Memory-Dependent Practices at a Chaco Outlier: Insights from the Ceremonial Deposition of Shell Ornaments at Salmon Pueblo, New Mexico
Author(s): Jade Robison
This is an abstract from the "SAA 2019: General Sessions" session, at the 84th annual meeting of the Society for American Archaeology.
In the late Pueblo II period, around A.D. 1090, migrants from Chaco Canyon constructed Salmon Pueblo, which would become an important ceremonial and political outlier in the Middle San Juan region of New Mexico. Salmon Pueblo rivals the size of canyon great houses, boasting three stories and nearly 300 rooms, as well as a tower kiva and great kiva. The Ancestral Puebloans who occupied Salmon continued to emulate Chacoan characteristics, especially through the possession and ritual deposition of shell ornaments. In this study, I present the results of research conducted at the Salmon Ruins Museum regarding taxonomic and stylistic classification of the shell assemblage from Salmon. Further, I evaluate the spatial and temporal distribution of the shell ornaments utilizing data from the Salmon Pueblo Archaeological Research Collection (SPARC). Participation in the deliberate creation of a Chacoan locale at outliers like Salmon Pueblo may be enabled by a memory-dependent exchange of objects embedded with high social value. With this in mind, I consider how the attainment and ceremonial deposition of shell ornaments at Salmon Pueblo might inform our understanding of social transformations in the Middle San Juan prior to and following large-scale changes in Chaco Canyon.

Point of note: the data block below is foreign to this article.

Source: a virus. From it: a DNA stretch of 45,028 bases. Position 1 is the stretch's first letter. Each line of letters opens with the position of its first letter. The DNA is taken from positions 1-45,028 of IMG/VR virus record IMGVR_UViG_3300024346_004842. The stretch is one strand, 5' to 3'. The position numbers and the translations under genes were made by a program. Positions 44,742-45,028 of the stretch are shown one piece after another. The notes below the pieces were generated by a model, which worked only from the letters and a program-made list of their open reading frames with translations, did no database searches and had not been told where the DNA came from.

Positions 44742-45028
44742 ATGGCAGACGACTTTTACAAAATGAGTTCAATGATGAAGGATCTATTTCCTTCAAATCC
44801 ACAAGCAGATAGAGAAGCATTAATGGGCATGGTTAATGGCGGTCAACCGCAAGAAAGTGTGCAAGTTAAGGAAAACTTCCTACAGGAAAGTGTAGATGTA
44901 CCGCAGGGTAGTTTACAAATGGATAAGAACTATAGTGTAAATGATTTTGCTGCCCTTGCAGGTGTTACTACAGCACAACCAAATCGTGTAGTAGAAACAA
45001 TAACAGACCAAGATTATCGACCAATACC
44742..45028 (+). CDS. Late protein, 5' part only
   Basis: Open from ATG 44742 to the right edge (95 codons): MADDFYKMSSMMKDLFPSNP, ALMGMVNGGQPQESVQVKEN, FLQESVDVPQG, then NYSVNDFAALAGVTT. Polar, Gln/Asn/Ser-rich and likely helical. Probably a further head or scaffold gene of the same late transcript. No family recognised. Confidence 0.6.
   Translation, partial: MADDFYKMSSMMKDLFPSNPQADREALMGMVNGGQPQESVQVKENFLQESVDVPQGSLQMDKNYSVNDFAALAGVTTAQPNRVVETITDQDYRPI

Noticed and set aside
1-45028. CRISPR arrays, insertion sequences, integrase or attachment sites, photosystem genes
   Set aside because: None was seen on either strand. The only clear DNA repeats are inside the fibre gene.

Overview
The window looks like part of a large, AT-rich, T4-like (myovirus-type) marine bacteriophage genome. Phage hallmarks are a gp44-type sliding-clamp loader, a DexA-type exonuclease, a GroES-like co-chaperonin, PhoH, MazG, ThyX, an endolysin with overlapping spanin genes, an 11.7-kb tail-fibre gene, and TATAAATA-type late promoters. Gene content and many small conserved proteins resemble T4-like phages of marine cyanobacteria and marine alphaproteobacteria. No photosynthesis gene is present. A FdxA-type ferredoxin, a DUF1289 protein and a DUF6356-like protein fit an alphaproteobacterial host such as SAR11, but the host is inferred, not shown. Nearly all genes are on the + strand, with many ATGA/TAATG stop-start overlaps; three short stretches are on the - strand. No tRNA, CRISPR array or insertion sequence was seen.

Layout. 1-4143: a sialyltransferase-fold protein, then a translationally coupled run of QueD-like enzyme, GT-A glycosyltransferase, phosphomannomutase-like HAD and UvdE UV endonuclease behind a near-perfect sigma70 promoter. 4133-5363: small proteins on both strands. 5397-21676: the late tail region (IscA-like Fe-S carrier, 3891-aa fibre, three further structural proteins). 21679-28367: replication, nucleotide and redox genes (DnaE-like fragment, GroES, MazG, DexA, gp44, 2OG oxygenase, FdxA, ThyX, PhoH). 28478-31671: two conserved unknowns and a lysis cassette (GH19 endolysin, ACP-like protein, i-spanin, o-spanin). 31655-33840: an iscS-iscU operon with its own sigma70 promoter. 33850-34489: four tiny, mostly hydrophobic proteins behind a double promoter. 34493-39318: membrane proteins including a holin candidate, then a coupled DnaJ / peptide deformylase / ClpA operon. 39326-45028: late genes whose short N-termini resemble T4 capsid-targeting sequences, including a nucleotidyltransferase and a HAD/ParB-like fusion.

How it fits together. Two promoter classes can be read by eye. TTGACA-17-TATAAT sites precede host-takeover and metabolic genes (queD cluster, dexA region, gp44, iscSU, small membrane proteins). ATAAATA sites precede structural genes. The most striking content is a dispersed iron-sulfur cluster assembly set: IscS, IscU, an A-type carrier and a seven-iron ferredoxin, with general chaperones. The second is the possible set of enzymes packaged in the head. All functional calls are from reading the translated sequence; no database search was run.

Cite this Record
Memory-Dependent Practices at a Chaco Outlier: Insights from the Ceremonial Deposition of Shell Ornaments at Salmon Pueblo, New Mexico. Jade Robison. Presented at The 84th Annual Meeting of the Society for American Archaeology, Albuquerque, NM. 2019 ( tDAR id: 449615)
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min long: -124.365; min lat: 25.958 ; max long: -93.428; max lat: 41.902 ;
Abstract Id(s): 25960